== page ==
Perceived visual time depends on motor preparation and direction of hand movements, Sci Rep, (6), 27947.

Perceived time undergoes distortions when we prepare and perform movements, showing compression and/or expansion for visual, tactile and auditory stimuli. However, the actual motor system contribution to these time distortions is far from clear. In this study we investigated visual time perception during preparation of isometric contractions and real movements of the hand in two different directions (right/left). Comparable modulations of visual event-timing are found in the isometric and in the movement condition, excluding explanations based on movement-induced sensory masking or attenuation. Most importantly, and surprisingly, visual time depends on the movement direction, being expanded for hand movements pointing away from the body and compressed in the other direction. Furthermore, the effect of movement direction is not constant, but rather undergoes non-monotonic modulations in the brief moments preceding movement initiation. Our findings indicate that time distortions are strongly linked to the motor system, and they may be unavoidable consequences of the mechanisms subserving sensory-motor integration.

A shared numerical representation for action and perception, Elife, (5).

Humans and other species have perceptual mechanisms dedicated to estimating approximate quantity: a sense of number. Here we show a clear interaction between self-produced actions and the perceived numerosity of subsequent visual stimuli. A short period of rapid finger-tapping (without sensory feedback) caused subjects to underestimate the number of visual stimuli presented near the tapping region; and a period of slow tapping caused overestimation. The distortions occurred both for stimuli presented sequentially (series of flashes) and simultaneously (clouds of dots); both for magnitude estimation and forced-choice comparison. The adaptation was spatially selective, primarily in external, real-world coordinates. Our results sit well with studies reporting links between perception and action, showing that vision and action share mechanisms that encode numbers: a generalized number sense, which estimates the number of self-generated as well as external events.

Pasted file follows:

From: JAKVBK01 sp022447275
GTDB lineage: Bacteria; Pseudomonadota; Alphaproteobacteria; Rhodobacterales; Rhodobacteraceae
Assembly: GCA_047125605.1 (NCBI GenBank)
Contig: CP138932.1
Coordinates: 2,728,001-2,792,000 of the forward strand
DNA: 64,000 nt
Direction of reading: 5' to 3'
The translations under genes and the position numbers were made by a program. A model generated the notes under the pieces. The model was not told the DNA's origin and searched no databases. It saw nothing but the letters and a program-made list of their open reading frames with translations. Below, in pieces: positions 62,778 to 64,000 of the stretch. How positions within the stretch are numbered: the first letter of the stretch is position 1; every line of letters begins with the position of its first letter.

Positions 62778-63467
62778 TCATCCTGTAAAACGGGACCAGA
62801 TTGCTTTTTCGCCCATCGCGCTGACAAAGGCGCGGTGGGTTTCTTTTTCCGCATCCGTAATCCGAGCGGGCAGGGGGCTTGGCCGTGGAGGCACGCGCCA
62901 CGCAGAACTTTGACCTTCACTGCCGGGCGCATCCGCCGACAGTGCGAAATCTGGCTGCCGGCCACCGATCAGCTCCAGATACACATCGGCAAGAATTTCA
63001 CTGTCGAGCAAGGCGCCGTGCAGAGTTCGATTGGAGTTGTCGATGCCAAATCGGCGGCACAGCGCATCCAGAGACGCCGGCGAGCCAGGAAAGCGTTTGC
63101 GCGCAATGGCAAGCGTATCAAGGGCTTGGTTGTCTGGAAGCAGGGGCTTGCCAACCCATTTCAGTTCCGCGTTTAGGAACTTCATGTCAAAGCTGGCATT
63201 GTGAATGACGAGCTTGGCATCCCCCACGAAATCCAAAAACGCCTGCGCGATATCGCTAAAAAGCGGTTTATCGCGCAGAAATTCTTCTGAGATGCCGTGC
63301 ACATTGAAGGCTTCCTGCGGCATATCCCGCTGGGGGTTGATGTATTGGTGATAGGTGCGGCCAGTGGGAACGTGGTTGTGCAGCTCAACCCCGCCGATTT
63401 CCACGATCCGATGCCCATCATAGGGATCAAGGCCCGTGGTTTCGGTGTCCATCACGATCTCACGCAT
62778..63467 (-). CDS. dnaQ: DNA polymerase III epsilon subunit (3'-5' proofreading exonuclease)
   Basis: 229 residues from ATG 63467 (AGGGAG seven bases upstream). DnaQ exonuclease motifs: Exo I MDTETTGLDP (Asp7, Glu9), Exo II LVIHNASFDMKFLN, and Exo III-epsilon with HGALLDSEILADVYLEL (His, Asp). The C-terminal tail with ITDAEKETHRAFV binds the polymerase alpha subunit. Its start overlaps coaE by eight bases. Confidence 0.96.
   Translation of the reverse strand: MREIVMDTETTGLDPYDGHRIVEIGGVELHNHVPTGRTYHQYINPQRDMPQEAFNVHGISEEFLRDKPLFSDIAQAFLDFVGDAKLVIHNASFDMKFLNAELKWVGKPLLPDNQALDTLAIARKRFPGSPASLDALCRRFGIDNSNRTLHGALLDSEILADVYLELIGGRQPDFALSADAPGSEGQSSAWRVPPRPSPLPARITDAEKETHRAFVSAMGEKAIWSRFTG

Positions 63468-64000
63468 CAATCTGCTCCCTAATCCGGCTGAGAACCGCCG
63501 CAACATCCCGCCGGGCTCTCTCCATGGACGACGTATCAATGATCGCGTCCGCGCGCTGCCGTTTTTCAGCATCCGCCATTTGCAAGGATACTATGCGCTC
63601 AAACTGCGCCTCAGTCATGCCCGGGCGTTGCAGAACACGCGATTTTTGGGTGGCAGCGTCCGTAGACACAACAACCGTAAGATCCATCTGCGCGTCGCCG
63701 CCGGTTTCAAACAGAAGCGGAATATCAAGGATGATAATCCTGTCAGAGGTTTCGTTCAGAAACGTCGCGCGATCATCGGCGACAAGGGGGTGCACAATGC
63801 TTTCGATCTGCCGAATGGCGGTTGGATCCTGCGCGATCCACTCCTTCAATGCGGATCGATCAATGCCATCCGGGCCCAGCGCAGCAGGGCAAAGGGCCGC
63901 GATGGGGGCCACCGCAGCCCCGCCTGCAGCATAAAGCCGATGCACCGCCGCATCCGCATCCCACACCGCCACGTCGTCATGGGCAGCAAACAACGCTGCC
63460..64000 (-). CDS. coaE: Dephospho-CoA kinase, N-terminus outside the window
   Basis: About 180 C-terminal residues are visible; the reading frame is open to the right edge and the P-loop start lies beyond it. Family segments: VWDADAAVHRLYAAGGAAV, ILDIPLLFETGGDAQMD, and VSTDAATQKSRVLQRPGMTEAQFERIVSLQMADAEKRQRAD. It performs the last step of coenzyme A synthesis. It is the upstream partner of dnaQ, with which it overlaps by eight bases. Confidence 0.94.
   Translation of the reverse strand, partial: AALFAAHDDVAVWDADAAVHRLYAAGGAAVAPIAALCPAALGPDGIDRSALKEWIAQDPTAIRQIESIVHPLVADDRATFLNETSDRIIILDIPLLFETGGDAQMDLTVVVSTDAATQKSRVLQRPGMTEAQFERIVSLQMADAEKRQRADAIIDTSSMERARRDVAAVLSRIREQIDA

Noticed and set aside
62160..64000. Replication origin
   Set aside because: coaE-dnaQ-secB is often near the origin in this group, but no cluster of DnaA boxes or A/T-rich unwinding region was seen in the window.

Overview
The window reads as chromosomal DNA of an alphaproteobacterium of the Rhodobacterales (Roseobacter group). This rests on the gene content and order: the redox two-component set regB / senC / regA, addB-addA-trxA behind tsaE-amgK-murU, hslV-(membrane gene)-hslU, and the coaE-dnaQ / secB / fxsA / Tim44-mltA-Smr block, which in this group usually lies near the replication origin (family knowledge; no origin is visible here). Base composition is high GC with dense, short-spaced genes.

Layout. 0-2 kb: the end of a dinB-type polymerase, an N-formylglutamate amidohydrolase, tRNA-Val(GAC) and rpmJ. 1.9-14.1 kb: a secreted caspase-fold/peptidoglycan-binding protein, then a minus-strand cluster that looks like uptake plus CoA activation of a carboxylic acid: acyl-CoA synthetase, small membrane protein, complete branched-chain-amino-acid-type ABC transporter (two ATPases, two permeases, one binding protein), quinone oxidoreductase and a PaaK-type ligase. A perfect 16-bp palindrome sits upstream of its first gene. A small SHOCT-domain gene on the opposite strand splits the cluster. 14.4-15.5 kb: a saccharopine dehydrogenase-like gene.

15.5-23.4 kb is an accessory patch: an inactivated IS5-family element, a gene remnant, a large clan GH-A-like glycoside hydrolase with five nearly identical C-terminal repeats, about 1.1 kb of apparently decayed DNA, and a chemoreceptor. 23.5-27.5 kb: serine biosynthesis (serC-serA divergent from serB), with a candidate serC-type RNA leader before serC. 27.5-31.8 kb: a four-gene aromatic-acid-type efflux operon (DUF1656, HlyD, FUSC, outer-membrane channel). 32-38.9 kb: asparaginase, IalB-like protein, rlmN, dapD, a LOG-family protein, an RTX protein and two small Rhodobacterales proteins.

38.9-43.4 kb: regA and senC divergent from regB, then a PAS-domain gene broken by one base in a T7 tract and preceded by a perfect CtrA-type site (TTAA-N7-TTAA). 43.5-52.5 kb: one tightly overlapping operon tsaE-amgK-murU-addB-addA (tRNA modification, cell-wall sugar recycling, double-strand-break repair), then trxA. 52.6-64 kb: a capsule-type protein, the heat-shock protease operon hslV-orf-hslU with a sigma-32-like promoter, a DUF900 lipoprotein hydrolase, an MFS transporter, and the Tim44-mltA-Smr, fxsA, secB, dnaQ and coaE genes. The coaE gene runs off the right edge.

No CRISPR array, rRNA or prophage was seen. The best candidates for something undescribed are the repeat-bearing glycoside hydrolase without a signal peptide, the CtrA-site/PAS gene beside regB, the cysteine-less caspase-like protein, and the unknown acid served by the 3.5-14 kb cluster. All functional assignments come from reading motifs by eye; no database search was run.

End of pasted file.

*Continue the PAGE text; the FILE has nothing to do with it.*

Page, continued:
Adaptation to numerosity requires only brief exposures, and is determined by number of events, not exposure duration, J Vis, 10 (16), 22.

Exposure to a patch of dots produces a repulsive shift in the perceived numerosity of subsequently viewed dot patches. Although a remarkably strong effect, in which the perceived numerosity can be shifted by up to 50% of the actual numerosity, very little is known about the temporal dynamics. Here we demonstrate a novel adaptation paradigm that allows numerosity adaptation to be rapidly induced at several distinct locations simultaneously. We show that not only is this adaptation to numerosity spatially specific, with different locations of the visual field able to be adapted to high, low, or neutral stimuli, but it can occur with only very brief periods of adaptation. Further investigation revealed that the adaptation effect was primarily driven by the number of unique adapting events that had occurred and not by either the duration of each event or the total duration of exposure to adapting stimuli. This event-based numerosity adaptation appears to fit well with statistical models of adaptation in which the dynamic adjustment of perceptual experiences, based on both the previous experience of the stimuli and the current percept, acts to optimize the limited working range of perception. These results implicate a highly plastic mechanism for numerosity perception, which is dependent on the number of discrete adaptation events, and also demonstrate a quick and efficient paradigm suitable for examining the temporal properties of adaptation.

Numerosity but not texture-density discrimination correlates with math ability in children, Dev Psychol, 8 (52), 1206-1216.

Considerable recent work suggests that mathematical abilities in children correlate with the ability to estimate numerosity. Does math correlate only with numerosity estimation, or also with other similar tasks? We measured discrimination thresholds of school-age (6- to 12.5-years-old) children in 3 tasks: numerosity of patterns of relatively sparse, segregatable items (24 dots); numerosity of very dense textured patterns (250 dots); and discrimination of direction of motion. Thresholds in all tasks improved with age, but at different rates, implying the action of different mechanisms: In particular, in young children, thresholds were lower for sparse than textured patterns (the opposite of adults), suggesting earlier maturation of numerosity mechanisms. Importantly, numerosity thresholds for sparse stimuli correlated strongly with math skills, even after controlling for the influence of age, gender and nonverbal IQ. However, neither motion-direction discrimination nor numerosity discrimination of texture patterns showed a significant correlation with math abilities. These results provide further evidence that numerosity and texture-density are perceived by independent neural mechanisms, which develop at different rates; and importantly, only numerosity mechanisms are related to math. As developmental dyscalculia is characterized by a profound deficit in discriminating numerosity, it is fundamental to understand the mechanism behind the discrimination.